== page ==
Creative Labs' Environmental Audio Extensions (EAX) has become the de facto standard for 3D audio since the demise of Aureal's A3D in mid-2000. There are four versions of EAX:
EAX Advanced HD (also known as EAX 3.0)
EAX 4.0 Advanced HD
EAX 1.0 introduced 26 presets designed to simulate the audio effects caused by typical building and natural environments along with the capability to adjust volume, reverberation, decay time, and damping. EAX 2.0 adds occlusions (how sound originating in one room is heard in another room) and obstructions (how sound is heard when an object blocks direct sound waves and only reflections can be heard).
EAX 1.0 and EAX 2.0 are supported both by Creative's Sound Blaster and Audigy series of sound cards but also by most recent third-party sound cards and integrated audio solutions, thanks to Creative's release of these standards to the industry.
EAX Advanced HD, introduced by the Sound Blaster Audigy, adds support for multienvironment—each sound (up to four) can have its own environmental effects. It also adds environment morphing, environment panning, and environment reflection, three methods used to change environment sounds as the player moves through the game. Environmental filtering fine-tunes how sounds change from environment to environment. Audigy 2's version of EAX Advanced HD adds the capability to convert DirectX 3D audio (Direct3D) into 6.1 audio on systems with 6.1 speaker systems. EAX Advanced HD supports up to 32 channels of Direct 3D hardware voice acceleration.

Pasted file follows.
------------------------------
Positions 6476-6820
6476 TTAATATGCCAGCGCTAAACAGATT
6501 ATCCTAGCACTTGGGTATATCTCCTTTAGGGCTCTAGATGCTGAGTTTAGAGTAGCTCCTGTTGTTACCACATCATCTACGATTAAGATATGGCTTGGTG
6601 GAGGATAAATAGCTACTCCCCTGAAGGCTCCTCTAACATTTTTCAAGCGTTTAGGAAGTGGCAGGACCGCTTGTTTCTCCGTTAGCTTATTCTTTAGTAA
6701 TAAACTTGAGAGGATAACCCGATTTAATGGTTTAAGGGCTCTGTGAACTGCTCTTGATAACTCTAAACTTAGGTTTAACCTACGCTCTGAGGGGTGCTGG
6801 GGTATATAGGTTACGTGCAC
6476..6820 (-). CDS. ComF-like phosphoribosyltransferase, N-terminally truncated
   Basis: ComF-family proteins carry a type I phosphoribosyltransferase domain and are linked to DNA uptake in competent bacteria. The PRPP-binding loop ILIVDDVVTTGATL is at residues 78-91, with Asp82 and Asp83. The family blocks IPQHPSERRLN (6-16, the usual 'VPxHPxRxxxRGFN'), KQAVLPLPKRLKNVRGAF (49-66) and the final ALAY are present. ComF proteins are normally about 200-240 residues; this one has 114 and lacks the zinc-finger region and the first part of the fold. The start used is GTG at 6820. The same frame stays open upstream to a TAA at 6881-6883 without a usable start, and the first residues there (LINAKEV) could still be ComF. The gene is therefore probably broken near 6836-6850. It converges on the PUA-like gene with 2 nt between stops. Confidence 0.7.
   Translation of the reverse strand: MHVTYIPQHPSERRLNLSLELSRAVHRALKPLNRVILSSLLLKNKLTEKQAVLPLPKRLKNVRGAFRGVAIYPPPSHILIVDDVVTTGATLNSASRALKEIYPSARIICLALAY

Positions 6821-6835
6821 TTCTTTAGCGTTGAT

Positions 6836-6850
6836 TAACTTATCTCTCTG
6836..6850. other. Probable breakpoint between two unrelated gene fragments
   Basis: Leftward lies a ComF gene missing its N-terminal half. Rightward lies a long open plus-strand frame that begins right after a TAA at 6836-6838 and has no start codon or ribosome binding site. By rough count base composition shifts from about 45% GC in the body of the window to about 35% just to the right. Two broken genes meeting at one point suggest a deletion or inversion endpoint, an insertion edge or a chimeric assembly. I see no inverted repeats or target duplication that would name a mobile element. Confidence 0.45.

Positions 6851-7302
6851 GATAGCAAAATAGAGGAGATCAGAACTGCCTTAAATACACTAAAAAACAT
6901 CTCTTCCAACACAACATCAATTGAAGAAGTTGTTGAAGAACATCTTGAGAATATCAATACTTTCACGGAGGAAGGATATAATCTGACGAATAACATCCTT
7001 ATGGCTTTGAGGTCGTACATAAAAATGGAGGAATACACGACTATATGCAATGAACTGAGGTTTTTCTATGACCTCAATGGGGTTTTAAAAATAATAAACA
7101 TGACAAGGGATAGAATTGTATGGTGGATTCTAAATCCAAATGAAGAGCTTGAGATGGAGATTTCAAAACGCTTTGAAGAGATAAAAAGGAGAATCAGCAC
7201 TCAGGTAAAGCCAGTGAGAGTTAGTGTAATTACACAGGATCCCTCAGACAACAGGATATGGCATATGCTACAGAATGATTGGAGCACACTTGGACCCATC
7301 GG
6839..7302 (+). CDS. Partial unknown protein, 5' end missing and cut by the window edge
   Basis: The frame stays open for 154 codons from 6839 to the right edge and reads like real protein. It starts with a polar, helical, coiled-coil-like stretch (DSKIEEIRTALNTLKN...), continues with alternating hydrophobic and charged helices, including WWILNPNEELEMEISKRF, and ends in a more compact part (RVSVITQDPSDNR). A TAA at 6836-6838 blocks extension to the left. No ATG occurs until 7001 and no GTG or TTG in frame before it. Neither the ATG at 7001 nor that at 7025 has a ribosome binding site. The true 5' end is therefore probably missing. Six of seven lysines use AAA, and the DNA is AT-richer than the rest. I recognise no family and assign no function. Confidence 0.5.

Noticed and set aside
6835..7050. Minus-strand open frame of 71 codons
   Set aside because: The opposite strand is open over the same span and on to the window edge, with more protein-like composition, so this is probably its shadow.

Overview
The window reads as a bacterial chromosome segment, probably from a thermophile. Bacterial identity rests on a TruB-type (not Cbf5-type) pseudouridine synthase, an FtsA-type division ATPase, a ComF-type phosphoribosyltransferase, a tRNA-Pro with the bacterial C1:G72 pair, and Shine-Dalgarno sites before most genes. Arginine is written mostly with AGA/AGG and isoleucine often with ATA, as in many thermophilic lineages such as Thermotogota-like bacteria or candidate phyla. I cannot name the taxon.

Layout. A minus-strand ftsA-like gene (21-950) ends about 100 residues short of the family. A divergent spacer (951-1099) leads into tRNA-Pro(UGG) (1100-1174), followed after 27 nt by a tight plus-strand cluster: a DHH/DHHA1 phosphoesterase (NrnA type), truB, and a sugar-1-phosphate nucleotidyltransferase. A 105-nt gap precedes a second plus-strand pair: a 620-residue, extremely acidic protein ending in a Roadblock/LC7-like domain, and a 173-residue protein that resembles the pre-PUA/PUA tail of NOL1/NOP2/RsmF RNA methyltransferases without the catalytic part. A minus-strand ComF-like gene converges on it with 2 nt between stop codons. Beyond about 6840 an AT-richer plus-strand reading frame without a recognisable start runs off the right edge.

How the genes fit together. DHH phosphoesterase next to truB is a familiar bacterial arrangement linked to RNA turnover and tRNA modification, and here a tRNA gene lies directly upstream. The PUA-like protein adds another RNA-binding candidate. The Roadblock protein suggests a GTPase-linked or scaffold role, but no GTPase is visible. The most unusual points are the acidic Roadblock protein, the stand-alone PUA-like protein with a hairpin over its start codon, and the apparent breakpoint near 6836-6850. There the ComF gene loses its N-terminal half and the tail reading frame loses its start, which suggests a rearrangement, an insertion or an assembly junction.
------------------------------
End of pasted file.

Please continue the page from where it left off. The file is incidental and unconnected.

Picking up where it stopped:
EAX 4.0 Advanced HD, introduced by the Sound Blaster Audigy 2 ZS, adds sound effects such as pitch and frequency shifting, automatic gain control compression, a wah-wah pedal, chorus, distortion, a whooshing effect (flanger), and a ring modulator. EAX 4.0 Advanced HD also adds a comb filter to remove audio artifacts, HRTF filters, cross-talk cancellation algorithms that support speaker types from headphones (2.0) up through 7.1, and 64 channels of Direct 3D hardware voice acceleration.
Note - Audigy 2 cards (but not the low-end Audigy LS) can also use EAX 4.0 Advanced HD through a driver update.
The major alternative to EAX is Sensaura's 3D positional audio technology (3DPA). Most third-party sound cards support Sensaura 3DPA along with EAX 1.0/2.0. The full range of Sensaura 3DPA features include
Digital Ear. HRTF filters
Virtual Ear. Customizes Digital Ear for the listener's ear size and positioning
MacroFX. Improves realism of close sound sources, such as a buzzing insect
ZoomFX. Improves realism of sounds from different sizes of objects, such as trains versus motorcycles
EnvironmentFX. Preset environments with adjustable properties
XTC and MultiDrive. Crosstalk cancellation for speaker systems up to 7.1
Headphone Theater. Simulates 5.1 audio for headset users
Note - Some audio cards that use Sensaura 3DPDA technology might not support all the features, or they might require a software upgrade. Contact your audio card or motherboard vendor for details.
This chapter is from Upgrading and Repairing PCs, 16th edition,by Scott Mueller. (Que Books, 2004, ISBN: 0789731738). Check it out at your favorite bookstore today.